Ah, Uwe Boll, the filmmaker that we (that is, we who enjoy non-sucky movies) love to hate. I must admit, I've managed to avoid Boll's oeuvre, never succumbing to the morbid curiosity that motivates so much of my viewing habits; perhaps its the constant video-game adaptation, which usually turns me off, or that he's achieved some sort of begrudging mainstream acceptance, but if it wasn't for this blog I still wouldn't have watched his 2003 breakout film HOUSE OF THE DEAD. (I did sign the petition that would cease and desist his directing career, mostly because I'm tired of him being called the modern-day Ed Wood. Wood at least gave a damn about his deliriously inept films; Boll's simply a hack with a knack more for self-promotional hucksterism than filmmaking.)
Detailing what's wrong about this silver-screen version of the Sega arcade game would be like describing a root canal--you've been there, you know how much it sucks. Watching it I was struck by how truly awful it really was, not just in the ways I expected--a pedestrian screenplay that serves as a bridge for shallow action set-pieces, phoned-in performances, and an overall air of apathy that hangs over the whole enterprise--but in ways I couldn't even imagine. Sure, I got an easy chuckle out of the so-called "rave" that the characters absolutely must get to (I'm no hipster by any means, but aren't raves supposed to be, like, at night? In underground clubs? Otherwise it wouldn't exactly be a rave, would it? Do people still go to raves anymore? And doesn't it look more like a sparsely-populated Goth cookout with clumsy Sega product placement than the ultimate party headquarters? Have you had enough rhetorical asides?), but what's the deal with the video-game clips that serve as ham-fisted transitions? Does Boll assume we'll keep forgetting what movie we're watching? Sorry about all these questions, but this is basically a transcript of my thought process as I waded through this offal. But while we're at it, just what kind of compromising photos did an actor like Jurgen Prochnow have to be in to get roped into this junk? Clint Howard I can understand, but the DAS BOOT guy? (Actually, I just scanned Prochnow's recent credits on IMDB, and his appearance here doesn't seem quite so incongruous anymore.) And speaking of actors, I don't expect anything remotely resembling a three-dimensional performance in this dross, but dammit if you're going to compare a character to Foxy Brown, you damn well better make her a bad-ass Pam Grier would approve of. Otherwise, why bother?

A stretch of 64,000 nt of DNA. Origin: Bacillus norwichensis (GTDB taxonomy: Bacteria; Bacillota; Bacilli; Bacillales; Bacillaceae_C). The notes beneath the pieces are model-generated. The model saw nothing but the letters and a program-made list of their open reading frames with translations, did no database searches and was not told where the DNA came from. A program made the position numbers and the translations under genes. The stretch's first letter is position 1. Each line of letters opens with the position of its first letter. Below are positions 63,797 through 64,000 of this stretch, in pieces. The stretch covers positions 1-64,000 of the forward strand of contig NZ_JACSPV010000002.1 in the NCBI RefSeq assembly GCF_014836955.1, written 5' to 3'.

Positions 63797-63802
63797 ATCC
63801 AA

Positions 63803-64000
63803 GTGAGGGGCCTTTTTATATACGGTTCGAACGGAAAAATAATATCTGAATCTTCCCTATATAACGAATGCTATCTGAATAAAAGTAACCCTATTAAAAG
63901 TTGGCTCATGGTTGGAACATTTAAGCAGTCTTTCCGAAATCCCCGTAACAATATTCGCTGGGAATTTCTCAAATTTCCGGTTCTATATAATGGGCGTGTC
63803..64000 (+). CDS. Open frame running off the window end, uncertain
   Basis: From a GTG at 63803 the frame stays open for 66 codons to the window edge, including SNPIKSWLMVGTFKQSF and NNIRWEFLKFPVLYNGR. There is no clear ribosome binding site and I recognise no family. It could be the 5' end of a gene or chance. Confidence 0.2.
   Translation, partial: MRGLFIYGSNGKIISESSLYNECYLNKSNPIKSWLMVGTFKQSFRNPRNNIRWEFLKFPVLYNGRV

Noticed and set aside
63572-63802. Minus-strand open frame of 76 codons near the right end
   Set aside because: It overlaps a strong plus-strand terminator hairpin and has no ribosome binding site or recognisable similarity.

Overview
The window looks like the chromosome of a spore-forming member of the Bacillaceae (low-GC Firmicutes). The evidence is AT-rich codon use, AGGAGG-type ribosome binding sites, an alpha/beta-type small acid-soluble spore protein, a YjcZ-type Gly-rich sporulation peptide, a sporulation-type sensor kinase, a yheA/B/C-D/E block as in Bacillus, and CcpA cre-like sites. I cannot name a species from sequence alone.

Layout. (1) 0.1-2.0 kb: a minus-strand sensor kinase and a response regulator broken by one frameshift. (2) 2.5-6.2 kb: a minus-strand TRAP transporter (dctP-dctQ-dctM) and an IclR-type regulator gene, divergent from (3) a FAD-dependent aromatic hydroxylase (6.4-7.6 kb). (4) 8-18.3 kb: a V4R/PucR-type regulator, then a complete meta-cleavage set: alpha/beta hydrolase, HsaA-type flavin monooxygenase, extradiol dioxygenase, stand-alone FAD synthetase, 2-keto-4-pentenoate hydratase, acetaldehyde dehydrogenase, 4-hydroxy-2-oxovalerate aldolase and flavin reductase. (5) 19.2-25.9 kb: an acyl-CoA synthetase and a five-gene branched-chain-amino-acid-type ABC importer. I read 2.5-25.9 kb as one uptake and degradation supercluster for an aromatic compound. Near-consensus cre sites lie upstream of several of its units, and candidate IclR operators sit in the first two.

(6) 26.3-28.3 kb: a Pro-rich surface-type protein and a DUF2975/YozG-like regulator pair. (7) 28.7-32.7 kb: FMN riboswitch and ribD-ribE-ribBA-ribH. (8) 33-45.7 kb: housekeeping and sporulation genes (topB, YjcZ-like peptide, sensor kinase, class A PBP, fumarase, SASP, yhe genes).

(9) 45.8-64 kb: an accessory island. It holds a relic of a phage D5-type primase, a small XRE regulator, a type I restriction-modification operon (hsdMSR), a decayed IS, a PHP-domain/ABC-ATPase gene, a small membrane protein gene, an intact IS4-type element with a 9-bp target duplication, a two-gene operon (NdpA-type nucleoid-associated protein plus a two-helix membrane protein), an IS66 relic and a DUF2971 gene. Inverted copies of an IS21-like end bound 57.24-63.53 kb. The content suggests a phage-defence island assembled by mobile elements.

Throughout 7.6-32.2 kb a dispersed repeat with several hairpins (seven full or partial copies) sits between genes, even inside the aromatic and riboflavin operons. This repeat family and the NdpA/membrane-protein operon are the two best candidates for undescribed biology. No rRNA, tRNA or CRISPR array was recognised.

HOUSE OF THE DEAD is faithful to the source material, if that's your thing, in that it's nothing more characters shooting a procession of pop-up zombies; so faithful, in fact, that most of the actors stroll through their roles with the same passion as a bored kid plugging in quarters. But unlike RESIDENT EVIL or SILENT HILL which at least tried to emulate the game-playing experience, HOUSE saves any direct connection until the end for a gimmicky twist--hell, the movie's halfway over before they even reach the titular house.
And when the characters finally make their way to the house it's a show-stopping, jaw-dropping piece de resistance that rivals nothing I can recall in recent memory--not even TROLL 2 or SHOWGIRLS--for spectacularly bad cinema, a mind-numbing, repetitive "action" sequence with such an abuse of the 360-degree turn-table technique that it makes Jess Franco's zoom fetish look positively restrained. God, just writing about this transcendentally abysmal set-piece is exhausting me.
Coming soon (that is, when I can muster the courage and/or consume a sufficient amount of alcohol) we'll take a look at the Boll-less--no, no pun, too easy!--HOUSE OF THE DEAD 2, but for now I just want to lie in a dark room and wait for the image of Clint Howard in Gorton's Fisherman drag to clear my head.